This system does unfortunately create two tiers of customers, and means if you eventually want to switch from standard broadband to fibre, you will need a new router, which may result in another activation fee.
You can sign up to EE broadband online, over the phone or in-store. There is no more waiting for letters in the post from your supplier – EE will email and text you, letting you know the date of your broadband activation day.
You can also track your order online in your My EE account, once you’ve set it up. The router will be delivered by post and should fit through your letterbox, so no sitting around waiting for an engineer to visit.
It will come with set-up instructions but there are also guides on the EE website on how to do it and the best places to display it, such as away from thick carpets, windows or other electrical devices. Plug your router in and turn the power on and you will see the light on the front run through several colours. Once it goes a steady aqua-blue your Hub will be ready.
EE says it will fine-tune your line when it is activated to make sure you’re getting the fastest and most reliable connection possible. You may notice your connection drops or your speed goes up and down during the first ten days while this is being done.
Check out our guide for more information on how to switch broadband providers.
EE may be owned by BT, but it doesn’t seem to have the same reliability issues as its parent company. It is worth checking its online forums though, as some customers do report times when the network seems to be slow.
EE is one of the most complained about broadband providers, with the latest Ofcom figures of 2020 showing 15% of EE customers had a reason to complain, which is more than the industry average of 12%. In comparison,only 10% of BT customers had cause for complaint.
On the upside, EE customers also expressed the greatest satisfaction with how their complaints were handled, at 66%. This compares favourably to BT, with only 57% satisfaction, which is still more than the average of just 53%.
When it comes to download speeds, the latest Ofcom data, as of early 2020, shows EE can be pretty reliable and offers close to what is advertised. The figures show that 85% of users are satisfied with the speed of their service, and 87% are satisfied with the reliability, both of which are above the average, at 82% and 83% respectively.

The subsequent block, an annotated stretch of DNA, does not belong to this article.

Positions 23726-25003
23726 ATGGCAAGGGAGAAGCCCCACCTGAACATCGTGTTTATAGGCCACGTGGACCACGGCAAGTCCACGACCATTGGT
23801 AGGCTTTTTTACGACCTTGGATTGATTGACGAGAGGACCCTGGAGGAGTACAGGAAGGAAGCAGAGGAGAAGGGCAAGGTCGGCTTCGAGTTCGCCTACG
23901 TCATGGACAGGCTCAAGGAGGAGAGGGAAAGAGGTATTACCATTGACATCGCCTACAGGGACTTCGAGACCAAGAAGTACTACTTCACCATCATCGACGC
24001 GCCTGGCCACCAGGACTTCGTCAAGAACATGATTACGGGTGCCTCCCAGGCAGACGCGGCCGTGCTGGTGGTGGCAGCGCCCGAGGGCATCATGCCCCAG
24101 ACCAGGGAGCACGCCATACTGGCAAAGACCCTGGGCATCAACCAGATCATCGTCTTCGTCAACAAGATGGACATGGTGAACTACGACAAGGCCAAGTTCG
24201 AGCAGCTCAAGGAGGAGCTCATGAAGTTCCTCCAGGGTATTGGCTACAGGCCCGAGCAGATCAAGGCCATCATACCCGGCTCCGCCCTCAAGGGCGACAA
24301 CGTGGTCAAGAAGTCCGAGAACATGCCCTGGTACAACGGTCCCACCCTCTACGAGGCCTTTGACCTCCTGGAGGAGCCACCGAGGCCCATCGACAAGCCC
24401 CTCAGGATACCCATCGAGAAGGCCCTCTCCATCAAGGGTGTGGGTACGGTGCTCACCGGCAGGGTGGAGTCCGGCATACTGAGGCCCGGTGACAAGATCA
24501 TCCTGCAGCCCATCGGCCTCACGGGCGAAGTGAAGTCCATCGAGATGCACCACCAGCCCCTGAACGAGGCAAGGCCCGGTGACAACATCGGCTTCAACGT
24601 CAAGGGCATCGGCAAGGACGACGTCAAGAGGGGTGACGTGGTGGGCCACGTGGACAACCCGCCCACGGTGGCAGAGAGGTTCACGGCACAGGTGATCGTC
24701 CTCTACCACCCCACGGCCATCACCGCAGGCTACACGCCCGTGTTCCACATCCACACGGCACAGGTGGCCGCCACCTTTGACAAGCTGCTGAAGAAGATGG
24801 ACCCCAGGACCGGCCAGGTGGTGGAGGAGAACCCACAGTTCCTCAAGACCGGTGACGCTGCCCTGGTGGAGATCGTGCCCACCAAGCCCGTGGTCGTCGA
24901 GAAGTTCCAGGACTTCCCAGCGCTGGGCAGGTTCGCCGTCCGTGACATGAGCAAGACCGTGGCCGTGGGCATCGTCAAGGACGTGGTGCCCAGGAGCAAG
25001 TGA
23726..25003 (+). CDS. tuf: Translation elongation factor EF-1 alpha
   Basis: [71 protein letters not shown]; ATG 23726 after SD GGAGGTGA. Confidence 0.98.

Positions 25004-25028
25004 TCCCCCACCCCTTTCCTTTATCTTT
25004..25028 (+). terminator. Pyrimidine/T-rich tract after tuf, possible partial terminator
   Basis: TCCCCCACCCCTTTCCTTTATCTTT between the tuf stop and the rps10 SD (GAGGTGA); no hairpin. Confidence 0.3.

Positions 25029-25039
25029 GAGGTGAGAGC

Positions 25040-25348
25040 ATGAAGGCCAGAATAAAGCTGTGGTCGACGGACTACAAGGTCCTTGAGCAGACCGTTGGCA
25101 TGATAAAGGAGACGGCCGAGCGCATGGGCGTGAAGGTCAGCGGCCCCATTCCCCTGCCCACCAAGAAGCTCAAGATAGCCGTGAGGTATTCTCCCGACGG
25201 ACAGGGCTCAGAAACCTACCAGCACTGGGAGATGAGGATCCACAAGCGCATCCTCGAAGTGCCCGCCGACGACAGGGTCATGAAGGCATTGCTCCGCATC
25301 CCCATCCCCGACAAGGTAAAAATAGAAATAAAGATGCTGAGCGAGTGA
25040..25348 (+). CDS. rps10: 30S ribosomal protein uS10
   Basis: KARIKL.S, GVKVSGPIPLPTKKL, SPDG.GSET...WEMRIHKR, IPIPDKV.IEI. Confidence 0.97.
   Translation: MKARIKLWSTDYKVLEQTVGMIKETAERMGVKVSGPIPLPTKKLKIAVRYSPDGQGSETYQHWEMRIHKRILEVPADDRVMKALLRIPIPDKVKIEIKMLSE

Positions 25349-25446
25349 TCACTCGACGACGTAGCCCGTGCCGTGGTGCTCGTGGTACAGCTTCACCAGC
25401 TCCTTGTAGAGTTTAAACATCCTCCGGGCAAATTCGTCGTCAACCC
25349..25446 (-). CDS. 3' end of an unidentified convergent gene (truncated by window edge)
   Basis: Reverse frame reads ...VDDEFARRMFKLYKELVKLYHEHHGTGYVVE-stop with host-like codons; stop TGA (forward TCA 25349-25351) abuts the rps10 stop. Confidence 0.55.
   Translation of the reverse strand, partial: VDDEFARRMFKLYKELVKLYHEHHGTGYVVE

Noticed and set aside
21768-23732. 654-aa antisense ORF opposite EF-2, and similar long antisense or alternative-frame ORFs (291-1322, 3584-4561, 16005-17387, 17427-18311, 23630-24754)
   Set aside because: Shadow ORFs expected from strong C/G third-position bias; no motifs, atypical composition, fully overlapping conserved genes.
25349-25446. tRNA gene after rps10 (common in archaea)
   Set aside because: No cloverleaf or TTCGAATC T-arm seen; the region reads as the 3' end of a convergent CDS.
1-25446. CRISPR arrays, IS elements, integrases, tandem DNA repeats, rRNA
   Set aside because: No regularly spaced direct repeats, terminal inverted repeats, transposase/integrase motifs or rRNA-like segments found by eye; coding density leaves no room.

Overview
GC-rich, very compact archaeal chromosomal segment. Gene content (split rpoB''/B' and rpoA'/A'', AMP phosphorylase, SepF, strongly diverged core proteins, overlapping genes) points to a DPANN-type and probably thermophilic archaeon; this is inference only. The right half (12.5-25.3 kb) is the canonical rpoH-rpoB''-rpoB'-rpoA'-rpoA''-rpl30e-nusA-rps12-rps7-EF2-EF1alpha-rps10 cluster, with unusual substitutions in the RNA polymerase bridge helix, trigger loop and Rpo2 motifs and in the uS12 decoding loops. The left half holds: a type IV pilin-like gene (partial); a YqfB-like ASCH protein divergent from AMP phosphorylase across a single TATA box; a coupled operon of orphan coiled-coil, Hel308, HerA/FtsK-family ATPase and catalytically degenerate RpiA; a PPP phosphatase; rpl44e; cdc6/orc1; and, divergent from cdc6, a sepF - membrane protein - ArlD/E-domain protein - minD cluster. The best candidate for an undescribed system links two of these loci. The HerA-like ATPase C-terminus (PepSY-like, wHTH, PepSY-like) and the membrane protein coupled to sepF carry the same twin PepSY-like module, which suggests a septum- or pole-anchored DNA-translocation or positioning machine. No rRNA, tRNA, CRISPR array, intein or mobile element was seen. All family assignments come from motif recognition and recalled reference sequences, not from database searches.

One area EE is a bit behind is in the length of time it will allow for repairs. Like BT – and other suppliers such as Sky and TalkTalk – it uses the Openreach network. Openreach has two services when fixing issues: one working day or two working days. EE goes for the latter, which means if your broadband goes down on a Friday night you may have to wait until Tuesday to get your internet up and running again.
There are two options for speaking to EE customer service. You can visit one of its branches or phone them at their UK or Ireland-based call centres.
EE also offers a sporadic live chat service on its website, or you can get in touch easily via Twitter or Facebook. Alternatively you can visit the EE online community to find answers to questions you may have.
There is a big window to get through on the phone though and EE does at least have one of the industry’s shortest waiting times. Phone lines are open from 8am to 9pm Monday to Friday and 8am to 8pm on weekends.
Calls from EE mobiles on pay monthly or EE landlines are free at any time. PAYG customers are charged 25p per calls, and calls from non-EE landlines or mobiles will be subject to varying charges.
EE customers get some decent benefits. If you have an EE mobile tariff and also sign up for EE broadband, you can get a free data boost of 5GB to your pay monthly mobile plan, or 12-month SIM-only plan, worth over a tenner a month.
For new customers leaving their existing broadband provider before their contract is up and facing early termination fees, EE will provide a £50 Early Cancellation Credit to those switching to EE Broadband.
All EE broadband packages are available with the option to bolt on Apple TV – at an extra cost. Apple TV comes with all Freeview channels and access to the various streaming apps including Netflix, NOW TV and Amazon Prime Video (subscription fees apply). As a bonus, BT Sport is included for free.
EE broadband and fibre packages come with parental controls and a year’s free subscription to Norton Security Premium, which you can use to protect up to 10 different devices.
EE could have just wound down the broadband side it took on from Orange following its 2012 takeover, but instead put it to the forefront of its service. It has a strong customer service record and you get added benefits to your data if you also happen to be one of its mobile users.
Overall verdict? Definitely worth considering if you are looking for fibre broadband, and especially if you are already an EE mobile customer. Customers looking to add a TV package can choose to bundle up with Apple TV.